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Panelkapcsolat (The Prefab People), 1982 B&W, 82 minutes, MAFILM Társulás Stúdió Co-author: Ágnes Hranitzky. Script: Béla Tarr. Cinematography: Ferenc Pap, Barna Mihók. Editor: Ágnes Hranitzky. Cast: Judit Pogány (Judit), Róbert Koltai (Robi), Gábor P. Koltai (the child), Kyri Ambrus (singer), Barna Mihók (bartender).

Cinematography: Gábor Medvigy. Editor: Ágnes Hranitzky. Music: Mihály Víg. Set design and costumes: Gyula Pauer. Cast: Miklós Székely B. (Karrer), Vali Kerekes (singer), Hédi Temessy (checkroom attendant), Gyula Pauer (bartender), György Cserhalmi (the singer’s husband), Péter Breznyik Berg (the man reciting a poem).

Macbeth, 1982 Colour, TV play, 62 minutes, Magyar Televízió Script: Ágnes Hranitzky and Béla Tarr after William Shakespeare’s Macbeth. Cinematography: Ferenc Pap, Buda Gulyás. Music: András Szabó, Gépfolklor Band. Set design: Lyvia Mátay. Costumes: Emőke Csengeri. Director’s consultant: Ágnes Hranitzky. Cast: György Cserhalmi (Macbeth), Erzsébet Kútvölgyi (Lady Macbeth), János Ács, Gyula Maár and József Ruszt (Witches), Lajos Őze (Banquo), János Derzsi (Macduff), Djoko Rosic (Duncan), Miklós Székely B. (the killer), Ferenc Bencze (the porter).

The Last Boat, 1989 Colour, 32 minutes, episode of City Life, Rotterdam Films Co-director: Ágnes Hranitzky. Script: László Krasznahorkai, Béla Tarr (based on László Krasznahorkai’s short stories ‘The Last Boat’ and ‘In the Hands of the Barber’). Cinematography: Gábor Medvigy. Editor: Ágnes Hranitzky. Music: Mihály Víg, Wolfgang Amadeus Mozart. Cast: Miklós Székely B., Michael Mehlmann, László Kistamás, Gyula Pauer.

Őszi Almanach (Almanac of Fall), 1984 Colour, 115 minutes, MAFILM Társulás Stúdió Co-author: Ágnes Hranitzky. Script: Béla Tarr. Cinematography: Sándor Kardos, Ferenc Pap, Buda Gulyás. Editor: Ágnes Hranitzky. Music: Mihály Víg. Set design and costumes: Gyula Pauer. Cast: Hédi Temessy (Hédi), Erika Bodnár (Anna), Miklós Székely B. (Miklós), Pál Hetényi (Tibor), János Derzsi (János). Kárhozat (Damnation), 1987 B&W, 122 minutes, Magyar Hirdető, Magyar Filmintézet, Magyar Televízió, MOKÉP Co-director: Ágnes Hranitzky. Script: László Krasznahorkai, Béla Tarr. 178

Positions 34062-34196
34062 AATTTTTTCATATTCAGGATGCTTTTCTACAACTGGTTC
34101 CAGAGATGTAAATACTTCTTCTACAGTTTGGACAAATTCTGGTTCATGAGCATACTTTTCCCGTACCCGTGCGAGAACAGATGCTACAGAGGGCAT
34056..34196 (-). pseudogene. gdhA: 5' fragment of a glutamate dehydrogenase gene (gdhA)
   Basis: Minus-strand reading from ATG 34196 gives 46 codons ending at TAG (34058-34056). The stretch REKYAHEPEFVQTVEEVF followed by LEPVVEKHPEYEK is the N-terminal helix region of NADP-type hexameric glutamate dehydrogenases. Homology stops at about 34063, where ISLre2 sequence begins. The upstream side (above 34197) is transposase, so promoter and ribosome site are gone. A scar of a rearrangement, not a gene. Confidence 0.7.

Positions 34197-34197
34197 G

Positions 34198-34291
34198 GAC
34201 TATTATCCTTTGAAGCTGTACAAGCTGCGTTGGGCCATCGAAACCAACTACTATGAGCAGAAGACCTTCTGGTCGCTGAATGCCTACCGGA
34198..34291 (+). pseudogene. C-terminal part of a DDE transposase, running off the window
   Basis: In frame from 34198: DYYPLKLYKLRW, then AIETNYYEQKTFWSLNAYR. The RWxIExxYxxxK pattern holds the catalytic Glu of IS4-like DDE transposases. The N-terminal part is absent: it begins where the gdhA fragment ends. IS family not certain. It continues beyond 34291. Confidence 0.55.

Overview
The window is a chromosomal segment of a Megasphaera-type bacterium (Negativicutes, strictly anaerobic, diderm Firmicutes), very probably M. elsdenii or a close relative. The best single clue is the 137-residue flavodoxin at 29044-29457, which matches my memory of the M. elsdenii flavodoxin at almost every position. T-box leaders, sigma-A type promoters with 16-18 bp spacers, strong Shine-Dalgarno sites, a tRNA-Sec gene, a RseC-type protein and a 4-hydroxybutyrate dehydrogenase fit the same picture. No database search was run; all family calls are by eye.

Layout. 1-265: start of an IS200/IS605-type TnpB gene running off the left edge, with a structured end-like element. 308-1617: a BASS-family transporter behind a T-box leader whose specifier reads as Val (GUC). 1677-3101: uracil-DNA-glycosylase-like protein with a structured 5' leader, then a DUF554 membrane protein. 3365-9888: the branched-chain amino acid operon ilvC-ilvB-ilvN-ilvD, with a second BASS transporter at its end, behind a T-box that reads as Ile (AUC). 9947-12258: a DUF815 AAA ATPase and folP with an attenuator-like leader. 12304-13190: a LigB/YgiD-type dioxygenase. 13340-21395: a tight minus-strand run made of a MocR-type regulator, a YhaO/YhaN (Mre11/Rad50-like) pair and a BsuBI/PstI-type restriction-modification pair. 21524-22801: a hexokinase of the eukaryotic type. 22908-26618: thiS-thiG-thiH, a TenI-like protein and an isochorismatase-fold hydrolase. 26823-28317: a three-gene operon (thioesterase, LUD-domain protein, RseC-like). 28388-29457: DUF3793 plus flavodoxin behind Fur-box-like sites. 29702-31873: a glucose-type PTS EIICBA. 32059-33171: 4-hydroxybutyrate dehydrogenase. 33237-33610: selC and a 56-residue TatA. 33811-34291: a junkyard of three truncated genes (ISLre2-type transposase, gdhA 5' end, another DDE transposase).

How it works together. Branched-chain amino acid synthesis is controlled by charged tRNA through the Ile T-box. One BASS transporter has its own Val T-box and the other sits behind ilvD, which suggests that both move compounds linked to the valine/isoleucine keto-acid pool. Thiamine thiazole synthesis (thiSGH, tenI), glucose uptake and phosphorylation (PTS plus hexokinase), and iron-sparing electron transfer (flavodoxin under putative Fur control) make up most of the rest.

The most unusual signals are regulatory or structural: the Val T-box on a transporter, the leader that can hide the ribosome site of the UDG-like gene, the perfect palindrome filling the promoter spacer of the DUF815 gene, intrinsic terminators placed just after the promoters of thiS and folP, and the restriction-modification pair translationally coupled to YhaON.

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Sátántangó (Satantango), 1994 B&W, 430 minutes, Mozgókép Innovációs Társulás, Joachim von Vietinghoff Filmproduction, Vega Film Co-director: Ágnes Hranitzky. Script: László Krasznahorkai, Béla Tarr (after László Krasznahorkai’s novel Sátántangó). Cinematography: Gábor Medvigy. Editor: Ágnes Hranitzky. Music: Mihály Víg. Design consultant: Gyula Pauer. Set design: Sándor Kállay. Costumes: Gyula Pauer, János Breckl. Cast: Mihály Víg (Irimiás), Dr. Putyi Horváth (Petrina), Miklós Székely B. (Futaki), László feLugossy (Schmidt), Éva Almásy Albert (Mrs. Schmidt), János Derzsi (Kráner), Irén Szajki (Mrs. Kráner), Alfréd Járai (Halics), Erzsébet Gaál (Mrs. Halics), Erika Bók (Estike), György Barkó (headmaster), Peter Berling (the doctor), András Bodnár (Sanyi Horgos), Ica Bojár (Mrs. Horgos), Péter Dobai (the captain), Barna Mihók (Kelemen),

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Zoltán Kamondi (bartender), István Juhász (Kerekes), Gyula Pauer (Payer), Mihály Ráday (narrator voice). Producers: György Fehér, Joachim von Vietinghoff, Ruth Waldburger Utazás Az Alföldön (Journey on the Plain), 1995 Colour, 35 minutes, Magyar Televízió Co-director: Ágnes Hranitzky. Cinematography: Fred Kelemen. Music: Mihály Víg. Reciting Sándor Petőfi’s poems: Mihály Víg. Werckmeister Harmóniák (Werckmeister Harmonies), 2000 B&W, 145 minutes, Goess Film, Von Vietinghoff Filmproduction, 13 Production Co-director: Ágnes Hranitzky. Script: László Krasznahorkai, Béla Tarr (based on László Krasznahorkai’s novel Az ellenállás melankóliája). Cinematography: Gábor Medvigy, Jörg Widmer, Patrick de Rander, Rob Tregenza, Emil Novák, Erwin Lanzensberger, Miklós Gurbán. Editor: Ágnes Hranitzky. Music: Mihály Víg. Costumes: János Breckl. Design consultant: Gyula Pauer. Cast: Lars Rudolph (Valuska), Peter Fritz (Mr. Eszter), Hanna Schygulla (Tünde), Péter Dobai (police captain), Alfréd Járai (Harrer), Irén Szajki (Mrs. Harrer), Ferenc Kállai (circus director), Gyula Pauer (Hagelmayer), Dr. Putyi Horváth (porter). Producers: Franz Goess, Miklós Szita, Joachim von Vietinghoff, Paul Saadoun Prologue B&W, 5 minutes, episode of Visions of Europe, T.T. Filmműhely Co-director: Ágnes Hranitzky. Cinematography: Robby Müller. Music: Mihály Víg. Producers: Béla Tarr, Gábor Téni

A Londoni Férfi (The Man from London), 2007 B&W, 132 minutes, T.T. Filmműhely, 13 Production, Cinema Soleil, Von Vietinghoff Filmproduction, Black Forest Film Co-director: Ágnes Hranitzky. Script: László Krasznahorkai, Béla Tarr (based on Georges Simenon’s novel L’homme de Londres). Cinematography: Fred Kelemen. Editor: Ágnes Hranitzky. Music: Mihály Víg. Set designer: László Rajk, Ágnes Hranitzky, Jean Pascal Chalard. Cast: Miroslav Krobot (Maloin), Tilda Swinton (Maloin’s wife), János Derzsi (Brown), Ági Szirtes (Brown’s wife), Erika Bók (Henriette), István Lénárt (Morrison), Gyula Pauer (bartender), Kati Lázár (shopkeeper). Producers: Gábor Téni, Paul Saadoun, Joachim von Vietinghoff, Miriam Zachar, Cristoph Hahnheiser A Torinói Ló (The Turin Horse), 2011 B&W, 146 minutes, T.T. Filmműhely, Vega Film, Zero Fiction Film, Movie Partners in Motion Film Co-director: Ágnes Hranitzky. Script: László Krasznahorkai, Béla Tarr (based on László Krasznahorkai’s texts Legkésőbb Torinóban, Megjött Ézsaiás, Járás egy áldás nélküli térben and Megy a világ). Cinematography: Fred Kelemen. Music: Mihály Víg. Editor: Ágnes Hranitzky. Cast: János Derzsi (the coachman), Erika Bók (his daughter), Mihály Kormos (the neighbour), Ricsi (the horse), Mihály Ráday (narrator voice). Producers: Gábor Téni, Elisabeth Redleaf, Christine Walker, Ruth Waldburger, Marie-Pierre Macia, Juliette Leputre, Martin Hagemann